Early conciliation that takes place prior to dismissal should not extend limitation
The Tribunal has clarified that time spent in early conciliation before the limitation period starts should not extend the time limits for bringing a claim.
As we know, before a prospective claimant lodges a claim with the Employment Tribunal, they must engage the ACAS Early Conciliation (EC) process in an attempt to settle matters at an early stage. To ensure the claimant is not disadvantaged, the limitation period for bringing a claim at the Employment Tribunal is effectively paused while this process is ongoing and then re-starts once it is concluded. Effectively a ‘stop the clock’ provision. There has however been some uncertainty as to what should happen to time spent in EC that takes place prior to the ‘effective date’ (i.e. the date of dismissal or the date of the discriminatory act).
This was considered in Fergusson v Combat Stress. Here, Ms Fergusson was dismissed with effect from 12 August 2016. She had referred the dispute to ACAS on 14 July 2016 and her EC certificate was issued on 14 August 2016. Ms Fergusson submitted claims for unfair dismissal and non-payment of wages on 18 November 2016. Combat Stress argued her claims were out of time and any claim should have been brought by 14 November 2016 (i.e. 3 months less one day from the date of dismissal plus the 3 days after her dismissal where EC was still taking place).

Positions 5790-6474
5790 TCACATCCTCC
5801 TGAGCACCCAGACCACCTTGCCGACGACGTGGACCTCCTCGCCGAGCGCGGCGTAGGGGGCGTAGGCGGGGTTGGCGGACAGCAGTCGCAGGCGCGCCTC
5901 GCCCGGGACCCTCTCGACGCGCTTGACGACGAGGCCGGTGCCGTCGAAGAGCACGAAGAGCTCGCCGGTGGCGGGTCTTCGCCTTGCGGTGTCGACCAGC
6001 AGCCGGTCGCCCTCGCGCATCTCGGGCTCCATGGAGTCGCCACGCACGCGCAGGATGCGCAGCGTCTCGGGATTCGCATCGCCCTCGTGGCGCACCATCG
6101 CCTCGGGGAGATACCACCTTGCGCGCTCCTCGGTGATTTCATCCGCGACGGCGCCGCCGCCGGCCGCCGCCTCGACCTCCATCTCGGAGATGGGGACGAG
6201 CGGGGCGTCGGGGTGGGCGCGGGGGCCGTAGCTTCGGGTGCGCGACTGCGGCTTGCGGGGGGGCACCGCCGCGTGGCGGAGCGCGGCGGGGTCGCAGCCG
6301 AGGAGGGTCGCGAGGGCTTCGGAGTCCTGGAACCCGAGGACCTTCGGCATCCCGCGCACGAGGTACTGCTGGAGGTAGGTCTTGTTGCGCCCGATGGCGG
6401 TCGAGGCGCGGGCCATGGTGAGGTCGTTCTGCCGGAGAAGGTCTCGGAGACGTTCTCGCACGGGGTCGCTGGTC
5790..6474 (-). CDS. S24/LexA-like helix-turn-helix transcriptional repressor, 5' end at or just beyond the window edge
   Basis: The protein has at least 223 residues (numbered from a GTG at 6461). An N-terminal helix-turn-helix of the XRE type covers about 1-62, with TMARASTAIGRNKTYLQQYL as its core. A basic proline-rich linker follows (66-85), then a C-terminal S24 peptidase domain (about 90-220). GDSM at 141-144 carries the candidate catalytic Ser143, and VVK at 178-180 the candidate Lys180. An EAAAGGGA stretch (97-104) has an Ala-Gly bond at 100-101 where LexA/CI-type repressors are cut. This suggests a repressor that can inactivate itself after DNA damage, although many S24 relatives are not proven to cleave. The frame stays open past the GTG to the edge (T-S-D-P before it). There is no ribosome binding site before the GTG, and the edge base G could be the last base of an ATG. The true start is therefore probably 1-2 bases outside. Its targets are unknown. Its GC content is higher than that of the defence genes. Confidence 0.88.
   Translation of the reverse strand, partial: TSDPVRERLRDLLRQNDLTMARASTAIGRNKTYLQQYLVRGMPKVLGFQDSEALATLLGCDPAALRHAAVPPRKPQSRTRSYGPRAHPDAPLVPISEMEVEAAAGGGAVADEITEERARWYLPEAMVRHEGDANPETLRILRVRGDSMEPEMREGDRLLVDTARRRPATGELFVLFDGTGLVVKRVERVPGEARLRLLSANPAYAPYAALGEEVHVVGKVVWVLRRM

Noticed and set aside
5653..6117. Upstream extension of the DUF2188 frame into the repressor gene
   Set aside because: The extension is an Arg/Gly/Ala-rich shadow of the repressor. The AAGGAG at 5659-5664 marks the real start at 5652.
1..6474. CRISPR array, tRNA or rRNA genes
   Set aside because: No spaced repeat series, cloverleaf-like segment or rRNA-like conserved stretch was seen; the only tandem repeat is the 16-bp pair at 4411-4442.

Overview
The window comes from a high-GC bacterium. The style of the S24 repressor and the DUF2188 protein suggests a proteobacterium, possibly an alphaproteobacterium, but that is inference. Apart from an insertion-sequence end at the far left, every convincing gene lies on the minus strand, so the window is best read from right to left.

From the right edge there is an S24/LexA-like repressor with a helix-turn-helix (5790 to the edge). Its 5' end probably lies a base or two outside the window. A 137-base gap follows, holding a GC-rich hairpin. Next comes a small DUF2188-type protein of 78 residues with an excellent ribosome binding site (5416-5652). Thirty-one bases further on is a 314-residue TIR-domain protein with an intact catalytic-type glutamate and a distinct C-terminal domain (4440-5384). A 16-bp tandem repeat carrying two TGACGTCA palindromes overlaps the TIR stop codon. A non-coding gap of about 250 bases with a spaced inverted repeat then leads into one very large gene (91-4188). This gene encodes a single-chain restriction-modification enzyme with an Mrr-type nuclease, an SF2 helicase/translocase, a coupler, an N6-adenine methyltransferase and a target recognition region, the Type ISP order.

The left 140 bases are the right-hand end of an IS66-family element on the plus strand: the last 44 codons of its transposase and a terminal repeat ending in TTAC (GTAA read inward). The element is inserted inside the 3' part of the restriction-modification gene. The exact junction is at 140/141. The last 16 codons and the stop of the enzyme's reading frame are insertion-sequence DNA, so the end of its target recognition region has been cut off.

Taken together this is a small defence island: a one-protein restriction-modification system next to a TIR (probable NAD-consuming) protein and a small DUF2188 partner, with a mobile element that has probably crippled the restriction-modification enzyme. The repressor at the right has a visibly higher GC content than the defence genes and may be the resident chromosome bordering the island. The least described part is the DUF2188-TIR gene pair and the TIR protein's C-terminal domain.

The Employment Tribunal agreed with Combat Stress and held that you cannot stop a clock that has not even started to tick. Given that the purpose of the stop the clock provision is to ensure that claimants are not disadvantaged by engaging in the EC process, the Tribunal could not see that a claimant would be disadvantaged by undertaking EC before the limitation countdown had begun.
That said, the Tribunal allowed Ms Fergusson’s application for an extension of time on the basis it was not reasonable for her to present the claim in time given all this uncertainty and that her solicitors had not been negligent in advising her that her claim could be brought on 18 November.
This decision provides a sensible approach to calculating limitation periods in what has become a dark art following the introduction of the EC process. However, it is only a first instance decision and it is not binding on other tribunals, merely persuasive. Nevertheless, claimants would be wise to follow the approach in Fergusson to avoid having their claim rejected for being brought out of time.